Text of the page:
The True Essence of Honesty: How to Lie and Get Away With Itpost by Bound_up · 2017-12-30T21:39:21.524Z · score: 12 (4 votes) · LW · GW · 2 comments
"Well, you see, what I meant by that, see, is that I would do all in my power to ensure the bill would pass through Congress by being voted on, not that I would necessarily vote for it myself."
"What I meant by that..."
Is true honesty to speak the truth? Then were all ancient people despicable liars, as they were incapable of speaking the truth about the world, about which they were ignorant?
Well, then, is honesty to speak the truth as best you know it? So, the above politician, and those like them, are honest, because "what they meant" was some true statement?
Hmm...who's to say if you did "speak the truth as best you know it"? Is it based on how you privately intended the statement to be understood? Or is it based on how the majority interpret your statement? Or how the smartest interpret it? The people nearest to you? Or is it based on how you expected some particular group to interpret it?
This, I think is the real key: Honesty is to try and make your audience hear the truth.
Less important is whether or not you speak the truth. Who cares what you're saying; are you talking to yourself? The important thing is what they're hearing. So, shall we boil you up and throw you out the window if, despite your best efforts, others hear something you didn't mean for them to hear?
No, I think all we can ask is that you try your best to make them hear the truth, as best as you understand it. The honest person is this: the one who speaks words which they expect to make other people form true beliefs about the world.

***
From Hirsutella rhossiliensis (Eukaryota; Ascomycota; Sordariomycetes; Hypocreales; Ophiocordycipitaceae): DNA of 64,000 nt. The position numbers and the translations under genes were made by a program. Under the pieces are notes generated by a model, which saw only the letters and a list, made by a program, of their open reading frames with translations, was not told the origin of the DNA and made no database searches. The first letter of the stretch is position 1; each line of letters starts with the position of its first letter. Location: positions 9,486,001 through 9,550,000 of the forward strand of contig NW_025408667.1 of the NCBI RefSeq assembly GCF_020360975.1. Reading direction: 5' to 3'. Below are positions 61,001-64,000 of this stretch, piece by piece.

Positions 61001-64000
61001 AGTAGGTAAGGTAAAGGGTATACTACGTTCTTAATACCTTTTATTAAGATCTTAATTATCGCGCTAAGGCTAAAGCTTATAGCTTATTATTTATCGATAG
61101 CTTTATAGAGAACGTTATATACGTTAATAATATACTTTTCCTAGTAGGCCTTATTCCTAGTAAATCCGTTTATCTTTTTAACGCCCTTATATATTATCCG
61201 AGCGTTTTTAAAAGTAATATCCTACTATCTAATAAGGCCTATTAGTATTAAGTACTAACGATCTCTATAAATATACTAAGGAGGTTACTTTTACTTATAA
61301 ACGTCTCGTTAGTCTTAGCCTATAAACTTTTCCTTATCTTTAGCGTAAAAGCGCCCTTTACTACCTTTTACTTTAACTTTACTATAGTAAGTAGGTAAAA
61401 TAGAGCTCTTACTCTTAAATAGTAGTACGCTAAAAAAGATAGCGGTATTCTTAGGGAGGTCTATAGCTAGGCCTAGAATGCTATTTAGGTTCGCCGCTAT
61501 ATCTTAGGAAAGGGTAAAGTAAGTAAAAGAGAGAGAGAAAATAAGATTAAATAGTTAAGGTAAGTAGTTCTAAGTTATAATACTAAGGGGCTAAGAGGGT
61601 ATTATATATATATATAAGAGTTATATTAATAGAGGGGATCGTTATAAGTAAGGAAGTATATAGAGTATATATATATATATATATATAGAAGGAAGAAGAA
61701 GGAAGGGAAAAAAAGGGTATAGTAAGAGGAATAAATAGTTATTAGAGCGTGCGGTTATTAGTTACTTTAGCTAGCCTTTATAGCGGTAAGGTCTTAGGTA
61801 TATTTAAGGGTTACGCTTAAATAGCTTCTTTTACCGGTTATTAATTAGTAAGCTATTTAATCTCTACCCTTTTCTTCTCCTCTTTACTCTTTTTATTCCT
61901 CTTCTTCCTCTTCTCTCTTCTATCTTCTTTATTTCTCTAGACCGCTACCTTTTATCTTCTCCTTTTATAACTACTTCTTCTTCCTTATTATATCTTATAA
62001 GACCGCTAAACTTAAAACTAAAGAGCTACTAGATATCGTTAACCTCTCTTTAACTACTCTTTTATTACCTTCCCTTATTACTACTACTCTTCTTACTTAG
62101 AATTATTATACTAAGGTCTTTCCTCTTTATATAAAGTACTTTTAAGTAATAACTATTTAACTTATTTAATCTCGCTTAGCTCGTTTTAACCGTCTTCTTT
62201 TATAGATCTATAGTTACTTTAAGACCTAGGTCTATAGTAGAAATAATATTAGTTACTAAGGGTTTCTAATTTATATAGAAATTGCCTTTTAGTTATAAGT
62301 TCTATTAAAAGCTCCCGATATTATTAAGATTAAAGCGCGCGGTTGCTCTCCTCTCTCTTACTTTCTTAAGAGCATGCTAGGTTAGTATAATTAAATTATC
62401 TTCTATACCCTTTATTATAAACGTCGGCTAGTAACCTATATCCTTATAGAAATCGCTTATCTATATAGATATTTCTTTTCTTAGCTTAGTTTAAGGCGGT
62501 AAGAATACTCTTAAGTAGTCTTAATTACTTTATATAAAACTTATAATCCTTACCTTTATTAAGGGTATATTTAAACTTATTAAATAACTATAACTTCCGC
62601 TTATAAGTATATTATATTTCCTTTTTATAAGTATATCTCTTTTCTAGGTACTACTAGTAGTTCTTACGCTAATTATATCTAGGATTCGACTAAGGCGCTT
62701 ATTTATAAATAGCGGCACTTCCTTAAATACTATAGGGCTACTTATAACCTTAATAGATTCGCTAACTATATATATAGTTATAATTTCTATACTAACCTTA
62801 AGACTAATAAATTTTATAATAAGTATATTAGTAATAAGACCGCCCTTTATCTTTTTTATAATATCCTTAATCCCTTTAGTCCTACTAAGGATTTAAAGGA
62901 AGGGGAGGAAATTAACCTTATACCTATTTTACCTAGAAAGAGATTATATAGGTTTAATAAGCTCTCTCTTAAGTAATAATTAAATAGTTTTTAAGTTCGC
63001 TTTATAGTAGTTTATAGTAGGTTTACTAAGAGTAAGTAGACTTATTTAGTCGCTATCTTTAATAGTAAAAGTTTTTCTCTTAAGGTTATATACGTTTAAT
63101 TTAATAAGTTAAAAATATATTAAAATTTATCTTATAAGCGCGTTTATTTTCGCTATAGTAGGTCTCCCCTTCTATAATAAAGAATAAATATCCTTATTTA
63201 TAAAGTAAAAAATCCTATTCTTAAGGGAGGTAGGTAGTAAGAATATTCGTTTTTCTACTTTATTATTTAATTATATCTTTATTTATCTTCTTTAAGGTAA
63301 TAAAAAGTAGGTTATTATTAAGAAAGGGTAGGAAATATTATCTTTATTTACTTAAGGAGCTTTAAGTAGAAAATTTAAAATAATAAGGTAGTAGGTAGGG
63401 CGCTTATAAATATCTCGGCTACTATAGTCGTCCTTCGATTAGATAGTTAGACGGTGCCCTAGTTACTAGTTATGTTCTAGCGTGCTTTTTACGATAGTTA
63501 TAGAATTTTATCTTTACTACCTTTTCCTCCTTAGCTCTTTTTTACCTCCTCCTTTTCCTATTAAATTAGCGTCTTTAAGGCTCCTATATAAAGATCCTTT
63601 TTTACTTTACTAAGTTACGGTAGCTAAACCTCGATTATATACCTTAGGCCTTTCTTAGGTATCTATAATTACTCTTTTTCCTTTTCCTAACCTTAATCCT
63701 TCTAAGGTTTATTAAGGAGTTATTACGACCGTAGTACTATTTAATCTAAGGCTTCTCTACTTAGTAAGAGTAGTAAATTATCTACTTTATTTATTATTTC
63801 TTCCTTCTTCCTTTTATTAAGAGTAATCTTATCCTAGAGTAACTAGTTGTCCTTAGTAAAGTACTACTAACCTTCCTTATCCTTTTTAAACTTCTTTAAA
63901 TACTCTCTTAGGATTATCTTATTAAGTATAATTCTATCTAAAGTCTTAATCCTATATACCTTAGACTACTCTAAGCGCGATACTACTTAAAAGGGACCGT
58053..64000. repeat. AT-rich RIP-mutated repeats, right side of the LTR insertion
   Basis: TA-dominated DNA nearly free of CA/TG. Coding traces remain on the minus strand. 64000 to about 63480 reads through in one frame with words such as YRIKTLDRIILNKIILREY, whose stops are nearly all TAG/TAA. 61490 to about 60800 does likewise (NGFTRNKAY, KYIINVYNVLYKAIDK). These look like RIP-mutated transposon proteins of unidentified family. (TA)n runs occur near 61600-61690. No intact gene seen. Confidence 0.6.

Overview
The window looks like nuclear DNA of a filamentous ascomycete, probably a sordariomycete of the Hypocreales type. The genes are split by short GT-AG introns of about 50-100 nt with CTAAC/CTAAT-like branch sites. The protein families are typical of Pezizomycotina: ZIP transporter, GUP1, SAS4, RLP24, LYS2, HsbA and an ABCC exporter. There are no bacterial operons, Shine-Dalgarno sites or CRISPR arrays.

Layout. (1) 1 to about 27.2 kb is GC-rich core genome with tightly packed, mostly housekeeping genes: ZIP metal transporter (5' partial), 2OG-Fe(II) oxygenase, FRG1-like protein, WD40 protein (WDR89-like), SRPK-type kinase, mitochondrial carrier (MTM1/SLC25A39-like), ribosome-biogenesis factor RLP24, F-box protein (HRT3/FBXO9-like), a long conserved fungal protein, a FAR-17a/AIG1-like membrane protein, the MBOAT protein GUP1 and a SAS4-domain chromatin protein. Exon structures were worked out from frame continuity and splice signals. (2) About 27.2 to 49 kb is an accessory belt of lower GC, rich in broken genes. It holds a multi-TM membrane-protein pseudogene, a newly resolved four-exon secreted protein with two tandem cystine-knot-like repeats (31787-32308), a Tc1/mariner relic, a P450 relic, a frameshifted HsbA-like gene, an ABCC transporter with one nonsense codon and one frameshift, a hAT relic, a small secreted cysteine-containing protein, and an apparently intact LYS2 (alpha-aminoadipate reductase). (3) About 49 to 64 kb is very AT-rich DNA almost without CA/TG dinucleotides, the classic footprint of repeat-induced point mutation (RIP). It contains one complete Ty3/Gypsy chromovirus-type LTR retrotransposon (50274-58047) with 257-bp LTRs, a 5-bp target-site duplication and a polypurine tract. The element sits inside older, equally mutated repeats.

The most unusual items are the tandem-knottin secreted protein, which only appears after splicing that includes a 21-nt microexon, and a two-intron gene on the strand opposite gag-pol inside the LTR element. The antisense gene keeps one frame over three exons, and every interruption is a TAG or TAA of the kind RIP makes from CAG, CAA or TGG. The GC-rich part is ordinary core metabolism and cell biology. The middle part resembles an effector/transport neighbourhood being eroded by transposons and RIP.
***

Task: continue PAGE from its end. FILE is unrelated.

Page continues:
You can fail to fulfill this principle in a number of ways:
- You can incorrectly guess at how they'll interpret this statement. Then, you are incompetent, unskilled in truth-telling (causing-truth-to-be-heard-ing, better said, maybe (...maybe not)). People cannot trust the best interpretations of your sayings to necessarily be true, but they can trust that some (usually) reasonable interpretation thereof be true. They can also trust that, if you become more skilled over time, the best interpretations of your sayings will begin to be true ones.
- Or, you can correctly guess how others will interpret your statement, and say something you know will make people form false beliefs, buuut which could also be interpreted in a way that could lead to true beliefs, the classic "Well, what I meant was..." . Then, you are dishonest, but...at least you're a weasel about it. For one, you're not incompetent, and on the other hand, you've at least eschewed pure fabrication. People can't rely on the best interpretations of your words to be true, but, as in the former case of the incompetent, they can trust that one of the reasonable interpretations of your sayings will be true. On the other hand, as you become more skilled, they will not trust that your statements will become truer, rather, the truth in them may become hidden all the deeper. So, they should treat your words as clues to the truth, not truth itself.
- Or, you can go all out and say things which, by any interpretation, lead people to form false beliefs. Your words are useless; you cannot be trusted in any sense. There are no "Well, what I meant was..."'s here; you'd be scorned and made a hiss and a byword if you even tried to pretend otherwise.